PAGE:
• Suffering is a universal condition but is not final. Emancipating oneself from suffering is the goal of all Indian philosophies and mysticisms.
  • The universe is real – not an illusion as is held by other schools of thought.
  • Neither divine punishment nor original sin is the cause of human suffering but ignorance of the true nature of Sprit (called Purusha, in Sanskrit). This ignorance makes us confuse Spirit with our physical and mental experience. We are ‘enslaved’ because we identify with the material changing world, instead of Spirit.
  • Emancipation from suffering can only be obtained when this confusion is cleared up
  • In the yoga system, self-discipline and a technique of meditation are indispensable in the quest for emancipation.
  • Yoga is a dualistic philosophy that divides the Universe into two categories: Spirit (Purusha) and the rest (Prakriti). Purusha (Spirit) is defined as that which is unchanged and unchangeable. It is not defined with any other attributes or relations with the exception that it is and it knows.
  • The rest of the universe is prakriti (matter or substance). Unlike Purusha, defined as unchanging and unchangeable, prakriti is dynamic and creative. It is the primordial, material and energetic substance of the universe. Mental states, because they are capable of changing, are included as prakriti.
  • All phenomenon of prakriti can be described by their intersection of three attributes: sattva (luminosity, intelligence, clarity, space); rajas (motor energy, mental activity, fire, movement) and tamas (inertia, physic obscurity, heaviness, physicality of matter).

So there you have it – a bit of background that helps explain why the philosophers in the lounge filed Yoga under the labels of “theistic”, “dualistic” and “soteriological”. As an overall discipline, yoga concerns itself with means of salvation (liberation/emancipation) and operates under the assumptions that there is a Supreme Consciousness, however limited we may be at knowing it, and there is a difference between Spirit and the material world.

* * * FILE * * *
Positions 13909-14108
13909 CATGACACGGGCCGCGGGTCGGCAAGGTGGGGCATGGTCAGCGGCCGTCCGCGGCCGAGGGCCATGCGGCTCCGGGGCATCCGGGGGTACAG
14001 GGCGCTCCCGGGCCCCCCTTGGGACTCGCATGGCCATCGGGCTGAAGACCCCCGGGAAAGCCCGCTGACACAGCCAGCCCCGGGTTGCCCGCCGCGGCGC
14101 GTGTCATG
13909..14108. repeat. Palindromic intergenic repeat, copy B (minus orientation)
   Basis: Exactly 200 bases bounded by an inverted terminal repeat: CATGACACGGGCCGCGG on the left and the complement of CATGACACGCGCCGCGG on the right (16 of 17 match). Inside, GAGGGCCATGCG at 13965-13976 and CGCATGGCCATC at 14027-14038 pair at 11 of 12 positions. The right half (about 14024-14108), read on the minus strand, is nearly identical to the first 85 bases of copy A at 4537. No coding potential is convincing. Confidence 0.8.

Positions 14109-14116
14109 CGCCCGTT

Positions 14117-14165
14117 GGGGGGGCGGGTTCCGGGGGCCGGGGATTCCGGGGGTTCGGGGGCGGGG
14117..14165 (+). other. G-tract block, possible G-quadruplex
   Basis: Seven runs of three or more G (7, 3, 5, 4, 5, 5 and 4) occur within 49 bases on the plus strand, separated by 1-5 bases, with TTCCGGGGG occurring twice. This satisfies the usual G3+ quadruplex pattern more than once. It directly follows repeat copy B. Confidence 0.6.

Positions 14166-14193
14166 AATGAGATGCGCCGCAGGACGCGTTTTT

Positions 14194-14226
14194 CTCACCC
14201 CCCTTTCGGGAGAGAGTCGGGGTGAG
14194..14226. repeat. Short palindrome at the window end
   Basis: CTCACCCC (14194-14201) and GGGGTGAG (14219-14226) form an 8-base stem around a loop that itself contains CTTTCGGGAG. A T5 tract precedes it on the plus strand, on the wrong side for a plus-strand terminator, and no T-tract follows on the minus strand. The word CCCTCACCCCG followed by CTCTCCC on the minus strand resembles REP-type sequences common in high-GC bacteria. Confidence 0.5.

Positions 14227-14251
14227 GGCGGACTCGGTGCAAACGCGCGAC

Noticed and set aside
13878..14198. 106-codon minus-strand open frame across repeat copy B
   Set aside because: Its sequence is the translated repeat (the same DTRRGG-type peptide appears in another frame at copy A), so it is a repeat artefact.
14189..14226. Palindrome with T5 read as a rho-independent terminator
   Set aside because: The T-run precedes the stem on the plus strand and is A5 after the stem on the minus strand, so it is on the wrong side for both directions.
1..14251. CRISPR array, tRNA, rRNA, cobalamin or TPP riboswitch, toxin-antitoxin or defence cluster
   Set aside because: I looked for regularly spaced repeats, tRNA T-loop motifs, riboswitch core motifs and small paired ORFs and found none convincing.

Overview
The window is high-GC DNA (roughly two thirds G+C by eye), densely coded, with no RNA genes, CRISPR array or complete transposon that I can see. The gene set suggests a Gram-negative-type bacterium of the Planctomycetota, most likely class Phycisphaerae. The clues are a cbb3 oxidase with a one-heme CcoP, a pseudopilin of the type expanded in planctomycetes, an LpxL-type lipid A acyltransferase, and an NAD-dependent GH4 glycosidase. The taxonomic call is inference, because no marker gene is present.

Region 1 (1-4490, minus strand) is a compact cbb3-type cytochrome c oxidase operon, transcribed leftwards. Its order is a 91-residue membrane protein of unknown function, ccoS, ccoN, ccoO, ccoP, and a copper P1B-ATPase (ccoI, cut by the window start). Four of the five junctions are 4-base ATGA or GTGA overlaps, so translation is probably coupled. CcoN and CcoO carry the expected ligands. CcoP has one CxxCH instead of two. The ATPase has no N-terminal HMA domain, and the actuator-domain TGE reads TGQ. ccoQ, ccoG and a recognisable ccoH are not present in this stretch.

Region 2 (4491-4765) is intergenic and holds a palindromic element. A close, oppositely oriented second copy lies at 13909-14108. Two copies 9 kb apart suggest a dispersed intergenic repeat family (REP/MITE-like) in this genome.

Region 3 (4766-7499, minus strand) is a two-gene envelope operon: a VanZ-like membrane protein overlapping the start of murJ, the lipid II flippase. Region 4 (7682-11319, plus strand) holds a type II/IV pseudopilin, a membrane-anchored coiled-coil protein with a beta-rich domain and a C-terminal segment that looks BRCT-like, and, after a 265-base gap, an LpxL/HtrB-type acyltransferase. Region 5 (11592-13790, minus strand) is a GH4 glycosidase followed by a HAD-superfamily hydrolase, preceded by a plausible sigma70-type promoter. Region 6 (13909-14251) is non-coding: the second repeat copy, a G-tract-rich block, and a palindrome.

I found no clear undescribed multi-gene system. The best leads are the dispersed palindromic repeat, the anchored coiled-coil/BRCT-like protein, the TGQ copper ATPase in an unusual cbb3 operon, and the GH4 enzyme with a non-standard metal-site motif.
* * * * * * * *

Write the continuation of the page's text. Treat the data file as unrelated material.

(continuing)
Thanks for reading and Namaste,

Kate

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About Kate MacKay

I'm a certified Viniyoga teacher, in Fredericton, NB. I was a 9-1-1 operator and emergency services dispatcher for 22 years. Surprisingly, the two worked well together, or as I liked to put it, from the sublime to the ridiculous -- all in a day's work. I'm currently off work as a result of a stress-induced cardiac condition that's thrown a few crimps in my lifestyle. I'm not actively teaching yoga in the classroom right now and probably won't for several more months. That said, this blog is one of the forms of practice I can do and I thank you for joining me in this exploration of all things yoga.